Swiss airline Helvetic ends Cardiff winter flights
- 11 September 2012
- From the section South East Wales
A Swiss airline has ended its flights from Cardiff to Zurich for the winter citing low passenger numbers last year as the reason.
Helvetic Airways was operating three services a week between the cities last winter, with a stop in Bristol. It will now just serve Bristol.
Cardiff Airport and the airline said discussions were continuing about restarting the route next summer.
The airport posted an operating loss of £319,000 in 2011.
Direct flights between Zurich and Cardiff began in March 2011, but a stopover in Bristol was added last December because of too few tickets being sold in Wales.
Cardiff Airport told BBC Wales at the time that the airline did not have a problem selling tickets to incoming passengers from Switzerland.
Passenger numbers at the airport have fallen in the first half of 2012 overall, down to 440,000 compared to 558,000 in the same period last year.
The airport blamed the fall on the loss of low-cost airline bmibaby.
'Not wealthy enough'
A statement from Cardiff Airport on the loss of the Zurich flights said: "Their decision to stop operating for winter 2012/13 is a commercial decision based upon results last year.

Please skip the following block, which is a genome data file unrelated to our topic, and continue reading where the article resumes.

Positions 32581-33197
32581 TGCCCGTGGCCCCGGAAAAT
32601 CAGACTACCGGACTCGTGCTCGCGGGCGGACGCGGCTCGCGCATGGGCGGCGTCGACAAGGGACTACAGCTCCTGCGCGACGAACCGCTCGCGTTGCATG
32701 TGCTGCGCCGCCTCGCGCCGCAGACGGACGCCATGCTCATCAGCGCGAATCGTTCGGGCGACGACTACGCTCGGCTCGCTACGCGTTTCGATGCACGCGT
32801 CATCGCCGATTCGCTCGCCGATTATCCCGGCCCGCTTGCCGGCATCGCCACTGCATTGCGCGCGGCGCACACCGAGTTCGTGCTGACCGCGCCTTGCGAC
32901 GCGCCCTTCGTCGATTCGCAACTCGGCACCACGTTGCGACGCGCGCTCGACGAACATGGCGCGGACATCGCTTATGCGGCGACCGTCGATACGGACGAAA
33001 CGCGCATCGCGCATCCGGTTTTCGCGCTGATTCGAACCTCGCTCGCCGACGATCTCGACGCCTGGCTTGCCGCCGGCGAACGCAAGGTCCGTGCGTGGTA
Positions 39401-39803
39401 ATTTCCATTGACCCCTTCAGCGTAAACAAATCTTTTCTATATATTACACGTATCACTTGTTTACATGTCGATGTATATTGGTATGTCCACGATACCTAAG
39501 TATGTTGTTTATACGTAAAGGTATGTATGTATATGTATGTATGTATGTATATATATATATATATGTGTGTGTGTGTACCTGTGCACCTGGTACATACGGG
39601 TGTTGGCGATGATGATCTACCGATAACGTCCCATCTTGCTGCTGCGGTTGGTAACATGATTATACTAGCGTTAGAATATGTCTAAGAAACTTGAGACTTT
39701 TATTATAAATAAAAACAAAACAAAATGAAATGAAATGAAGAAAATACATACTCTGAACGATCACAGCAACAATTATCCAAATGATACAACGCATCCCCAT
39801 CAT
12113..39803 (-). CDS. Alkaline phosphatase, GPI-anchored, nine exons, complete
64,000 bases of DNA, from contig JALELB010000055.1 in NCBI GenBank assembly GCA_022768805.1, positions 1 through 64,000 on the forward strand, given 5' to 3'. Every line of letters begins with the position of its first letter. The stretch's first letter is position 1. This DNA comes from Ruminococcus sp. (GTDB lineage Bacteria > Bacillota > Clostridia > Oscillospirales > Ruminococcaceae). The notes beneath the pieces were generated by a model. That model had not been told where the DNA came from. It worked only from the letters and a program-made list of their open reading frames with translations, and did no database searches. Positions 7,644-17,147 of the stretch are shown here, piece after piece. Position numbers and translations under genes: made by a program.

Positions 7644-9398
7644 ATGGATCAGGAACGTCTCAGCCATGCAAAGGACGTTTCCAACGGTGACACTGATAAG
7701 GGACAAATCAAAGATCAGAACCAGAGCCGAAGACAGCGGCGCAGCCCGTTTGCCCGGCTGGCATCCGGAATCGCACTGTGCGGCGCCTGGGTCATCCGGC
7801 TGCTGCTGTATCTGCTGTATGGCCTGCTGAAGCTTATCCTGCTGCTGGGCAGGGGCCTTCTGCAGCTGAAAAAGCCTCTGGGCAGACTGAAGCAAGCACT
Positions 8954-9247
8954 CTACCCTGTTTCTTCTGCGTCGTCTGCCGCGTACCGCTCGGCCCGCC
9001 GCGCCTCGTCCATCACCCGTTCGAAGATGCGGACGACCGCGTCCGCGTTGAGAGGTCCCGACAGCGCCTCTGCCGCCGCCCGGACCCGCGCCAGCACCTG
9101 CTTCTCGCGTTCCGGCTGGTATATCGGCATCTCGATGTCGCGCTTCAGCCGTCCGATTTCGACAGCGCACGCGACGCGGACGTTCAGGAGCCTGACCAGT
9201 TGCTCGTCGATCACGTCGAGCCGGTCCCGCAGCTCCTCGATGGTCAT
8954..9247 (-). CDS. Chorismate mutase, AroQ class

"Whilst it is disappointing we are working to ensure their return for summer 2013 and are confident that this can be achieved.
"Their operation has brought many Swiss tourists to Wales and this is, we believe, an opportunity which can be built upon."
Martin Evans, visiting fellow at the University of Glamorgan's business school, told BBC Wales the news was not unexpected because of the demographic in Wales.
"There aren't enough of us who are wealthy enough in Wales to go and take winter breaks, particularly winter breaks with sport or skiing whereas in Bristol there are more of those type of people who take these breaks.
"Combined with a lack of inbound passengers and business links between Wales and Switzerland, the route wasn't working."
He said Cardiff could not compete on a like-for-like basis with Bristol, which was a much bigger airport with two low-cost airlines based there, but needed to focus on "niche opportunities" that it could make work.